Sevilla is the capital of Andalusia and with 1.5 million citizens in the metropolitan area, Sevilla ranks as Spain's 4th largest city. Despite being located at the Gualquivir River, 80 km upstream from the Atlantic Ocean, the city sports a sizeable harbor.

Legend has it that Sevilla was founded by Hercules himself after he sailed through the Strait of Gibraltar. 
The Tartessians called the place Isbal, but under Roman rule the settlement became known as Hispalis.
Emperors Trajan and Hadrian (from the wall) both hailed from the city's roman suburb Italica.

In 711 a Muslim army invaded Spain, defeated the ruling Visigoths and soon took Hispalis by force. The city became part of  the Umayyad Caliphate and was renamed Ishbiliya which slowly changed to Sevilla.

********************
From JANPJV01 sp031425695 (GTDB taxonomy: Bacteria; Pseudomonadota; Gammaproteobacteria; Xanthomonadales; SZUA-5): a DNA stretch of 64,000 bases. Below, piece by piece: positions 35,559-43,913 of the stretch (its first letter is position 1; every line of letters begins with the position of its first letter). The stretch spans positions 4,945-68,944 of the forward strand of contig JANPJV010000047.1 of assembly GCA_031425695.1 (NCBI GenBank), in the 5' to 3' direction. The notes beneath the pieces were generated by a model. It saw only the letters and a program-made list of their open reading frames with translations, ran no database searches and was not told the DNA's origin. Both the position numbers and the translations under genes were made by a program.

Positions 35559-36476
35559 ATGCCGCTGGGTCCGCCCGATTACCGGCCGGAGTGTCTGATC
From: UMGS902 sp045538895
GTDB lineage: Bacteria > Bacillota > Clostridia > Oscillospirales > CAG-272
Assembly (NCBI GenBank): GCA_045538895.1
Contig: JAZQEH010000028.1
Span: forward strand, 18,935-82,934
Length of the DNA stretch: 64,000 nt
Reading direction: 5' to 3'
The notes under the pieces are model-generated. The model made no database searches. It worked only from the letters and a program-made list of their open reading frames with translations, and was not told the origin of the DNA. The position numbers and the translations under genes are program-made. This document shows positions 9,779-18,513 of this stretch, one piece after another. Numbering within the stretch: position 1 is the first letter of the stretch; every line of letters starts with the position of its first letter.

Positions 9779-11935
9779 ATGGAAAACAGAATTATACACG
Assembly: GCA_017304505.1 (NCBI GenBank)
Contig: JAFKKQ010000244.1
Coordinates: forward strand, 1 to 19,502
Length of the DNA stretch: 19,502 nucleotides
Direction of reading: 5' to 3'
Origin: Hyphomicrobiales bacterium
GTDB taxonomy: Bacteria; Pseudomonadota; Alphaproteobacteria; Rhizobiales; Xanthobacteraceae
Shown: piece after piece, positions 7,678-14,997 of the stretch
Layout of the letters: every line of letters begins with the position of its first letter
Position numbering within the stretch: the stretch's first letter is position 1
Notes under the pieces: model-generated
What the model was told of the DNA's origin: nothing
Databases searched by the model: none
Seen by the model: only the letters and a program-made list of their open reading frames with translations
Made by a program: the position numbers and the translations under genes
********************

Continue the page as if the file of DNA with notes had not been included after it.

Viking raid in 844 left the city in ruins but it was rebuilt and soon Sevilla flourished again. The Alcazar is a well preserved example of these golden years.

In 1248 Muslim rule came to a end when Ferdinand III conquered Sevilla after a long seige. Catholicism was restored and the Almohad mosque became a Cathedral.

After Columbus discovered the New World in 1492, Sevilla became the exclusive port of entry and exit for all trade with the new territories. The city got very, very rich, but from the 17th century onwards fell into a deep recession and it was only in the late 19th century that recovery took place.

With three UNESCO World Heritage sites in its old town, Sevilla yearly draws more than 2 million visitors.

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Sevilla city